It is worth the price of this book for Mr. Keillor's introduction alone. He opines that America is in "hard times" now with "the levels of power firmly in the hands of a cadre of Christian pirates and bullies whose cynicism is stunning," with the perversion of religion, a tax system that favors the rich, when newspapers decline and the censor abounds. He fears for a future when America has "no binding traditions," when the public cannot name senators and gets their political knowledge through television and their "only public life at Wal-Mart." He says further about what is already taking place: "You lie in a hotel bed at night, remote in hand and surf a hundred channels of television. . . and you can drift for hours among the flotsam and you will never see anything that shows that you're in Knoxville or Seattle or Santa Fe or Chicago and nobody will ever speak to you as straightforwardly and clearly as poetry does." That's pretty scary stuff.

Mr. Keillor is totally democratic in his choice of writers.
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I am so grateful to Garrison Keillor for bringing so many wonderful poems to my awareness that I might not have otherwise known, whether through his "A Writer's Almanac" on the radio or through his poetry anthologies. He has read or collected so many poems that I have come to love from poets whose work I have sought out as a result of learning about them from him. Garrison Keillor is an American treasure (sometimes a Scandinavian treasure?) and I, one among many, treasure him. This new book is a gem. I gave it to my husband for Christmas and since then have been reading aloud from it. So far, I have laughed! and I have cried! It is a marvelous collection from a wise man and it's just what we need. The Introduction alone is worth acquiring the book, but then the poems...! Thank you, Mr. Keillor.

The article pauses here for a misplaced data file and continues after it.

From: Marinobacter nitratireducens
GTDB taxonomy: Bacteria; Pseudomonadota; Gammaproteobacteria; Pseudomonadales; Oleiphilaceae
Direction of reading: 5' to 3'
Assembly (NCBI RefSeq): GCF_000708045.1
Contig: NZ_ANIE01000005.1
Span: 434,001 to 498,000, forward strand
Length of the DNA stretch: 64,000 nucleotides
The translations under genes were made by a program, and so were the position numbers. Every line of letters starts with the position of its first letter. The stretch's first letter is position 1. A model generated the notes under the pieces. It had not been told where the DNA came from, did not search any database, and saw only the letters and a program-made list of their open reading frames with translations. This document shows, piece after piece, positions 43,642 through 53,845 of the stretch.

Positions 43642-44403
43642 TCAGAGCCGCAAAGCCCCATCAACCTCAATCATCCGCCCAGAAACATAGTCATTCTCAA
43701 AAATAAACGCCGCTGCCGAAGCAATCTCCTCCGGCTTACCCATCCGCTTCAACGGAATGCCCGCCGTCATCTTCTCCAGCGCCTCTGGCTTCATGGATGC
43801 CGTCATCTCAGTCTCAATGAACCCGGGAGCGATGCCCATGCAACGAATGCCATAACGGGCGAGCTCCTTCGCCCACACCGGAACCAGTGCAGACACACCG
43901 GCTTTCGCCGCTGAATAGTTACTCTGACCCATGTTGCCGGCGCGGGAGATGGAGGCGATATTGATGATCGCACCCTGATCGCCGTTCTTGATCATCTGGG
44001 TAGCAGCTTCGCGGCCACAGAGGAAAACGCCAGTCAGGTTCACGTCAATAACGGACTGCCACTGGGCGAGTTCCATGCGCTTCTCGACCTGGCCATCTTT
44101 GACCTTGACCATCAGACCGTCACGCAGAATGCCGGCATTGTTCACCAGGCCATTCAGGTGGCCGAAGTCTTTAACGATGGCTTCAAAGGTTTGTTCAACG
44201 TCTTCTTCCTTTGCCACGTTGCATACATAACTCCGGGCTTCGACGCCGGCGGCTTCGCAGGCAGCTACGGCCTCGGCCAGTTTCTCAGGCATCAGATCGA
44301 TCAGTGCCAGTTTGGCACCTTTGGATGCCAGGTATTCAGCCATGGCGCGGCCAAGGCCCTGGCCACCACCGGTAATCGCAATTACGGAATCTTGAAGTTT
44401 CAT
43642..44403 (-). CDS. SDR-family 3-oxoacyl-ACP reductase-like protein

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Format: Hardcover
I stumbled into this book at the library - about 2 weeks after my wife passed away suddenly - I loved the introduction, and the poems really hit home hard, and really were a comfort - and it seemed that nothing anyone could say was very comforting, but the words through literature was comforting. So after reading this at the library I wanted to make sure I owned a copy of this book as this is a book I'll want to read over and over again. I can't say more about what an excellent collection this is, and of course, It think Garrison Keillor is probably one of the most incredible comic geniuses of our modern era -
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Format: Hardcover
If you like the country, folksy, down-to-earth, raised-by-the-bootstraps, slow talking, sometimes seemingly lethargic, witty, sometimes self-depricating, and corny humor of Lake Wobegon, you should like this book.

These are not the flowery poems written by Renaissance men. Instead, many are recently inked works by cowboys and others whose abilities and talents rival those of the great 16th or 17th centruy poets -- hence the title.

This book moves well, reads easily and provides an anthology which quickly delivers you to well written English language poems. What more can your bookshelf desire?
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Format: Hardcover
Even if you are not one to pick up a book of poetry, you can pick up this book and enjoy it. You might open it randomly or flip through a section. You may return to a poem a few times and see what's changed.

This wonderful selection of very approachable, very enjoyable poems will make you stop and say 'oh' a lot. That was my reaction to many of them. A sort of quiet, sit back in your chair kind of response as suddenly the words made something shift a bit and some universal emotion or truth is revealed.

Leave this book lying around and I bet everyone will pick it up and respond to whatever page they open to.

Thanks Mr. Keillor for another great selection of poems.
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Format: Hardcover
Many of the poems were memorable, and I put some of them into my commonplace book. However, I think a second anthology is never quite as stunning as the first one. At least, I found the poems less gripping than those in the first anthology. I liked the capsule biographies of the poets, but again the first ones were somehow fresher than those in the second volume.